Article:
First 50 Days
Good Problems to Have - Final 50 Day EntryWritten by Matt Elwell, CPLP
For those of you long-time fans, you may remember Steph, who used to be our Producer, then Creative Sales Director. Steph was really good at identifying when we on staff were complaining about the complications surrounding what was essentially good news.
Case in point: "Steph, you sold two touring company shows on the same night, and now we're going to be really strapped for players!"
Looking back, it's amazing how out of alignment we were. But, we were still working from an old paradigm. The truth is, having too many touring company shows is AWESOME. It means we get to pay for the little things like rent and electricity. And while we were wringing our hands she would say, "guy-eeeeez, this is a good problem to have."
Here's today's lesson, based on a couple times today where I let the impending workload distract me from our mission: keep an eye on complaining. Make sure you are being grateful for the "good problems" in your organization.
I think that when we get tense over problems in the organization, we cut ourselves off from the playfulness (or nimbleness or actualization or flow or whatever you want to call it) that would help us solve those problems. It's like feeling too sick to go to the doctor. Playfulness is the perscription! (And metaphors need exclamation points!)
I know my first 50 days ended with my previous entry, but I just had to include this one! Stay loose! I wish you lots of good problems to have!
Stay tuned! I'll be doing a much less daily blog from now on.
DAY 50: We want... information. (Mar 30)Written by Matt Elwell, CPLP
If you're a Brit-geek, like me, you know about the old TV program with Patrick McGoohan called "The Prisoner." You might remember that McGoohan plays "Number 6" and he is relentlessly bedeviled by "Number 2" who is constantly trying to extract "information."
Well, today, I was number 2. (Yeah, yeah. Get it out of your system.)
I attended an Arts and Business Council workshop on building an effective customer database. All of us in the theater biz want information. We want to know about you! Who you are, what your buying trends are, how you see yourself, etc.
And, there are lots of softwares to help us. This was a chance for me to learn if there might be something out there that would allow me to track our single ticket buyers better than we already are. So I went.
Okay, to keep this entry from being totally worthless, let me throw in a quick lesson. Here it is: never ignore a possibility just because you don't know enough about it. In 2 hours I was pretty clear on the software options for my business, and it wasn't that expensive. Trainings are out there, and when all else fails: wikipedia!
Anyway, if you are currently involved in your own arts organization and want to improve the business side of it, may I suggest...
THE ARTS & BUSINESS COUNCIL OF CHICAGO
DAY 49: The Age of Season (Mar 29)Written by Matt Elwell, CPLP
Today, we had another season meeting to finish off details in our Summer season. This Summer is going to rock. We've drawn on what we learned from our last two years in our new theater to rearrange what didn't work and open up space for new opportunities.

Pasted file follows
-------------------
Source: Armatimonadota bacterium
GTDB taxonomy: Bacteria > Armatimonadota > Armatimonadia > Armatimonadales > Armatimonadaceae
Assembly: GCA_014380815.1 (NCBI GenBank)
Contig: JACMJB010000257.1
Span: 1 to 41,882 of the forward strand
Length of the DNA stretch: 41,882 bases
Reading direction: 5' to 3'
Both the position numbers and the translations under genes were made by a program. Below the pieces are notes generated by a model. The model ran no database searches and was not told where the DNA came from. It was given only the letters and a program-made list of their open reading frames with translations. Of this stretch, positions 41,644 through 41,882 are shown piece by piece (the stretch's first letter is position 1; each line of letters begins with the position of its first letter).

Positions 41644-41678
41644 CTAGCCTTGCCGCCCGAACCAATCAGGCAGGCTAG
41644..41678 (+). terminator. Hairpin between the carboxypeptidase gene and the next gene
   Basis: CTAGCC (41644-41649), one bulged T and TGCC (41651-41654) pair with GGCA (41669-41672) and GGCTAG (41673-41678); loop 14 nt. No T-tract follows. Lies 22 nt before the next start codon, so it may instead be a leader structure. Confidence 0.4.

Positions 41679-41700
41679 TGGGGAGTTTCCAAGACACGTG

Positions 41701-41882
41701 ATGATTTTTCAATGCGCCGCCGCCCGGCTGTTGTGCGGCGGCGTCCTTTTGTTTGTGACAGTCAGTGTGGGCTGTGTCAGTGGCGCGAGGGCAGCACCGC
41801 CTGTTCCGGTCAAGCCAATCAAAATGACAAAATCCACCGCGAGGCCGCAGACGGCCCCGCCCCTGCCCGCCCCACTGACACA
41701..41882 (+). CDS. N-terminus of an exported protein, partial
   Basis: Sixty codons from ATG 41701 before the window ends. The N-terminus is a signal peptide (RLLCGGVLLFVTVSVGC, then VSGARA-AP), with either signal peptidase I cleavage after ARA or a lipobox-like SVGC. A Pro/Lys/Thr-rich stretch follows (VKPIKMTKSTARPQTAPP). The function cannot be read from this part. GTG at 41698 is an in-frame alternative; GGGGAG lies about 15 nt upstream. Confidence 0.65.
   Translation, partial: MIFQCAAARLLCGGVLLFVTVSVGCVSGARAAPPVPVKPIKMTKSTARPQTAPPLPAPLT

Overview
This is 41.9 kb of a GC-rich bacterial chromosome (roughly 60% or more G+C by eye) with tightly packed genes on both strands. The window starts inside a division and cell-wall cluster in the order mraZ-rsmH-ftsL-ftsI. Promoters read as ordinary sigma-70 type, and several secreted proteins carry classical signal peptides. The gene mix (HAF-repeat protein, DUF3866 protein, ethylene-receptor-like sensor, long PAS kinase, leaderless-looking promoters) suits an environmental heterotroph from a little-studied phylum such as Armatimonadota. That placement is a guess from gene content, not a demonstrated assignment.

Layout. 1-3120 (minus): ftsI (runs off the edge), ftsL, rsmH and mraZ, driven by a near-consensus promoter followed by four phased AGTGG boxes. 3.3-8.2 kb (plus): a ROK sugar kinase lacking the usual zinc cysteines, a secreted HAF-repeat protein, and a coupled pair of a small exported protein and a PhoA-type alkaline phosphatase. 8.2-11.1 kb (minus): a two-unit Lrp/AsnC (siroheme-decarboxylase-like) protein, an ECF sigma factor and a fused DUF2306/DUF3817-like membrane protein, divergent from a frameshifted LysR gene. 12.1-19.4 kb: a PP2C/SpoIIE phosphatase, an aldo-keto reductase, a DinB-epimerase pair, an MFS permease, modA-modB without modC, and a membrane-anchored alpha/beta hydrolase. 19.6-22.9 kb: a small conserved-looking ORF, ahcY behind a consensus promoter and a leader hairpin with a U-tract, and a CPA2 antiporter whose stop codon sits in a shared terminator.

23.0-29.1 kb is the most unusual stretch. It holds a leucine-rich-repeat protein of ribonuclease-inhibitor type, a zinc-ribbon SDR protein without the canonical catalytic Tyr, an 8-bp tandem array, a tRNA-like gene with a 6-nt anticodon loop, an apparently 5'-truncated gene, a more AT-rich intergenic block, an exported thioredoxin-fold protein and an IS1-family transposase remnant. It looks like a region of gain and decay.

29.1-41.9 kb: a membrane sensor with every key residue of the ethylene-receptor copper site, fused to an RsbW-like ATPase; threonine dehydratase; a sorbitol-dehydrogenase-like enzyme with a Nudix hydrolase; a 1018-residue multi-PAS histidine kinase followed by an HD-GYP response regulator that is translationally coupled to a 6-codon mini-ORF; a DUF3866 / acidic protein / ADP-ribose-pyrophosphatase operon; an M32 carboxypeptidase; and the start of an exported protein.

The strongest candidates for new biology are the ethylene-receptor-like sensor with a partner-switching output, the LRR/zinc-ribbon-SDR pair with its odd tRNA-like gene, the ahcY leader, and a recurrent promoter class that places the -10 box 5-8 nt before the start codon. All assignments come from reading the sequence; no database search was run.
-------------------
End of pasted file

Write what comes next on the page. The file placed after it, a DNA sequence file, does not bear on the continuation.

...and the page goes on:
I don't want to say too much until our official announcement, but here's a big piece of news. Thursday, June 3rd will kick off a new weekly schedule where we are running SIX NIGHTS A WEEK.
Of course, ComedySportz is still the flag ship, but we're going to have brand new shows throughout the week in around the ComedySportz schedule. I'm really proud of how much talent is going to get to play here from the community. Improvisers who play on the ComedySportz stage fall in love with the space instantly.
(Yes, fanz, I said "stage" when the proper name for a ComedySportz stage is "field," but that's only when you're actually playing ComedySportz on it. ...you don't know me!)
DAY 48: My first ISD class! (Mar 28)Written by Matt Elwell, CPLP
Happy Sunday! Today was my first Instructional Systems Design class. 10 members of our ensemble stepped up to learn how to design more effective training.
The objective of the course is to improve both our applied improvisation trainings (corporate trainings) and our direct improvisation trainings (how to be an improviser.)
The response from these 10 has already been really positive! We're taking next week off for Easter, so they'll be reading the first section of my favorite introduction to training book:
I can't help but think that giving of my time to this is going to get me huge returns. The original goal was to empower other people to do the work that at the moment I was doing myself. However, using your own special talents / skills to help other people in your organization grow beyond their current role creates change agents. Not only are they qualified to do the things you teach them, but their gratitude at being given that opportunity releases a ton of positive energy.
(I would say that that's "today's lesson," but let me give it a few weeks before I get all high and mighty about it.)